The United States has become the world’s leading jailer with 2.2 million people in jails and prisons across the country. With a combination of government and privately run facilities, the nation faces the moral issues surrounding the prison-industrial complex. As reflected in a recent New York Times article, the U.S. Justice Department has announced plans to phase out the use of privately run facilities, citing less safe conditions than their government run counterparts.
In the Obama administration’s continuing efforts to address inequities in the criminal justice system The U.S. Justice Department announced plans to phase out its use of privately operated prisons, calling them less safe and a poor substitute for government-run facilities. According to Celia B. Fisher, Director of the Fordham Center for Ethics Education “this is a welcome step toward addressing the inequities produced by a public-private system that incentivizes high incarceration rates with devastating effects on poor and minority communities.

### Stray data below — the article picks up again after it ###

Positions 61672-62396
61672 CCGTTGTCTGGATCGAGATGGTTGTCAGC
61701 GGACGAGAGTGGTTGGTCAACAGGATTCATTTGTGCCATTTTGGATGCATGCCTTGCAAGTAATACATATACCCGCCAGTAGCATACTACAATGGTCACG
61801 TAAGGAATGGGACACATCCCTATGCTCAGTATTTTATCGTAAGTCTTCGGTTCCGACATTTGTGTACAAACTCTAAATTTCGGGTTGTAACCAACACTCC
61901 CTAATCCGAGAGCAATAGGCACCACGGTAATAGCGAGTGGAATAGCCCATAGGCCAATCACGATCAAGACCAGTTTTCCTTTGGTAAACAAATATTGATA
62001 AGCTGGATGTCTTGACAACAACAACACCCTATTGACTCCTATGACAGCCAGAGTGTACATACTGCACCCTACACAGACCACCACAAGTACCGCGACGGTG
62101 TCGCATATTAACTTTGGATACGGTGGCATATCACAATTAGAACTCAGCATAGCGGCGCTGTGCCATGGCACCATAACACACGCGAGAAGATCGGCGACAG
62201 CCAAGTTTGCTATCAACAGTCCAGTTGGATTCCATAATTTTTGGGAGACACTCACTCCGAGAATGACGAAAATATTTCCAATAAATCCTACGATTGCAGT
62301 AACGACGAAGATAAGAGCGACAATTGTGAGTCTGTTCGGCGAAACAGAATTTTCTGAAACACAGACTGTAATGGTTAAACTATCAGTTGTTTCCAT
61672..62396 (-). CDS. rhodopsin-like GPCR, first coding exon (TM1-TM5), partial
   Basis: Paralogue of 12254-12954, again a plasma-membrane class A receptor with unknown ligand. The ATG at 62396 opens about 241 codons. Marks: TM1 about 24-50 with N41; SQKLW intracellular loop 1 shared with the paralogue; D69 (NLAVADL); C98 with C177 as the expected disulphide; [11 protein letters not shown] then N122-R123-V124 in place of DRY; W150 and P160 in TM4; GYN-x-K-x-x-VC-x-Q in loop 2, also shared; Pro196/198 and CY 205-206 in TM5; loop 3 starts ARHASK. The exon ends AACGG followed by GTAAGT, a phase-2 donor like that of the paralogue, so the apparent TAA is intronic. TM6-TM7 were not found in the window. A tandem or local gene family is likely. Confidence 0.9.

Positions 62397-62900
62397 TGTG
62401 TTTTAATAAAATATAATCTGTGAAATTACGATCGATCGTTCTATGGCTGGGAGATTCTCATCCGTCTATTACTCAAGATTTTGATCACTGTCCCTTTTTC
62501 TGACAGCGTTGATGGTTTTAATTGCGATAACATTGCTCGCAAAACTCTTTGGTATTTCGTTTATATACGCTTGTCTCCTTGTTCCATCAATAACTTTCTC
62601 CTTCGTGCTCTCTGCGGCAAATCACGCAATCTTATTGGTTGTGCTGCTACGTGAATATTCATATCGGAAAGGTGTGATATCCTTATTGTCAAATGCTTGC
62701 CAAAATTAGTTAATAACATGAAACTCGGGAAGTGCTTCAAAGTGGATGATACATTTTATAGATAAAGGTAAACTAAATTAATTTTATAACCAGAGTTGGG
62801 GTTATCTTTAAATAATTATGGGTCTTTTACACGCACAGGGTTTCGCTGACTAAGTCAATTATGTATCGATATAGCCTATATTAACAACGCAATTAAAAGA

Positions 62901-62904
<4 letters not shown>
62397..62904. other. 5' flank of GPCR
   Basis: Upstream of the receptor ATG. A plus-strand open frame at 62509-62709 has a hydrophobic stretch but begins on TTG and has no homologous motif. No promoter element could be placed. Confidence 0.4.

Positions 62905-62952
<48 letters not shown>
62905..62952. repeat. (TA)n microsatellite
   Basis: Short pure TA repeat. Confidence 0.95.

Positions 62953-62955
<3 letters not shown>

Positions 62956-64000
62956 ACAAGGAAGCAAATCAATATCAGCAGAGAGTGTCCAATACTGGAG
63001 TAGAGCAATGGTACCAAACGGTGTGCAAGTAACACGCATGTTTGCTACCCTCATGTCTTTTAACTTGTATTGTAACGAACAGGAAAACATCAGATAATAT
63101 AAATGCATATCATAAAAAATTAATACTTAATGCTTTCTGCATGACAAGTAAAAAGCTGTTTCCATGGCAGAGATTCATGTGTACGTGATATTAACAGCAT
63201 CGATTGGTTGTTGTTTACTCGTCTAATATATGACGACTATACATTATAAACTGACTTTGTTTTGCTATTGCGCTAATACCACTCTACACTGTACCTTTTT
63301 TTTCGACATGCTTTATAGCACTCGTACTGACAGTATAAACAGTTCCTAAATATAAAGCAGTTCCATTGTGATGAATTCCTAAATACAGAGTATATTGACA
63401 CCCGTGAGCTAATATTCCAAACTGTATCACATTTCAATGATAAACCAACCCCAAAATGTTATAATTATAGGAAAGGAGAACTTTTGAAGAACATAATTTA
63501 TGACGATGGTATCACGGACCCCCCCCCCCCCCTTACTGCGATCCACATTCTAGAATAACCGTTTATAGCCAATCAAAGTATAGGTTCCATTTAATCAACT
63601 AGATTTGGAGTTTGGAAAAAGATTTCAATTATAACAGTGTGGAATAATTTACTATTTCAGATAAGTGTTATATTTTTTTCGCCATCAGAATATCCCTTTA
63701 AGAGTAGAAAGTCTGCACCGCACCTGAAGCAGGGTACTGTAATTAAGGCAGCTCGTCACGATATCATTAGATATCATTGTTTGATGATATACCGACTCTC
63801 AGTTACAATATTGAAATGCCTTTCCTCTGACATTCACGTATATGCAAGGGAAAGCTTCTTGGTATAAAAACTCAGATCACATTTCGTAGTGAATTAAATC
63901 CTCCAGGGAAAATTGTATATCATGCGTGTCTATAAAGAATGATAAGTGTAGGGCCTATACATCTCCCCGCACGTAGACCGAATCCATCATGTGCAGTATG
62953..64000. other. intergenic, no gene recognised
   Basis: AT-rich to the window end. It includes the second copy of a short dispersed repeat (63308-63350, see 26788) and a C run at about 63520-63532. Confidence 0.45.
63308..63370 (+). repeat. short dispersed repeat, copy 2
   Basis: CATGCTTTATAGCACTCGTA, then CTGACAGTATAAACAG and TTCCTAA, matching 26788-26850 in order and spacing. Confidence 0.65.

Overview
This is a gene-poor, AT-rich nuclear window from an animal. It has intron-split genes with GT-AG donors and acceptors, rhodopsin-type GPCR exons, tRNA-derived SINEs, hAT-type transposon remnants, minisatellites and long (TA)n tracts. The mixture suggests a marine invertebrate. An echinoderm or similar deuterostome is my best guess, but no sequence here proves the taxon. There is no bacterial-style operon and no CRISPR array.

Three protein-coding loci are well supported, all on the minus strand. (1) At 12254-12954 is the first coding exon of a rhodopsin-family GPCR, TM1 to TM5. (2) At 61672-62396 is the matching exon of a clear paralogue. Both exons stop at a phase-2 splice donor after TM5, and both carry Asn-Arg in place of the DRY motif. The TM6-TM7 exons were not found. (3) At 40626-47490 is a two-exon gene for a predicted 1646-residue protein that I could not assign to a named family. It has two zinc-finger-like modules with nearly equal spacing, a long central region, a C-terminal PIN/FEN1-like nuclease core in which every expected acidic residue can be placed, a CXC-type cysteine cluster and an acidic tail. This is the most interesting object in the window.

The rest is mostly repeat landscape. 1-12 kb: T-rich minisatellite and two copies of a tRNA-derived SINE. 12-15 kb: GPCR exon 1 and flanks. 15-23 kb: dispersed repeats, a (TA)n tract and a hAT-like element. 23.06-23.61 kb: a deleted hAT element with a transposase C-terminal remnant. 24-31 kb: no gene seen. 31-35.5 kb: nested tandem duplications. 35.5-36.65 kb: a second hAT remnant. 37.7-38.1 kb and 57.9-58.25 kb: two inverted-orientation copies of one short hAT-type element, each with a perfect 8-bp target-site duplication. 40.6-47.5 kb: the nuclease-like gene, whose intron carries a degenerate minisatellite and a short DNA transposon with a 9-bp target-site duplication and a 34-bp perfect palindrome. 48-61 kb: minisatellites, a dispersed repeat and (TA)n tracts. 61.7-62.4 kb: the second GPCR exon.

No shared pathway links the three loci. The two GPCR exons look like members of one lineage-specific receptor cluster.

Fordham University Center for Ethics Education brought attention to this issue in a conference on “Jailing for Dollars: The Moral Cost of Privatizing Justice” featuring Cindy Chang, Los Angeles Times, Scott Cohn, NBC, Thomas Giovanni, Brennan Center for Justice, Judith Greene, Justice Strategies and Michael Jacobson, Vera Institute of Justice. Speakers explored pressing moral questions about the prison-industrial complex, including dangerous overcrowding, unsafe work and health conditions and its consequences on individuals, families and society at large.
To watch the video of this conference, click here and scroll to the bottom of the page to play.
The views, opinions and positions expressed by these authors and blogs are theirs and do not necessarily represent that of the Bioethics Research Library and Kennedy Institute of Ethics or Georgetown University.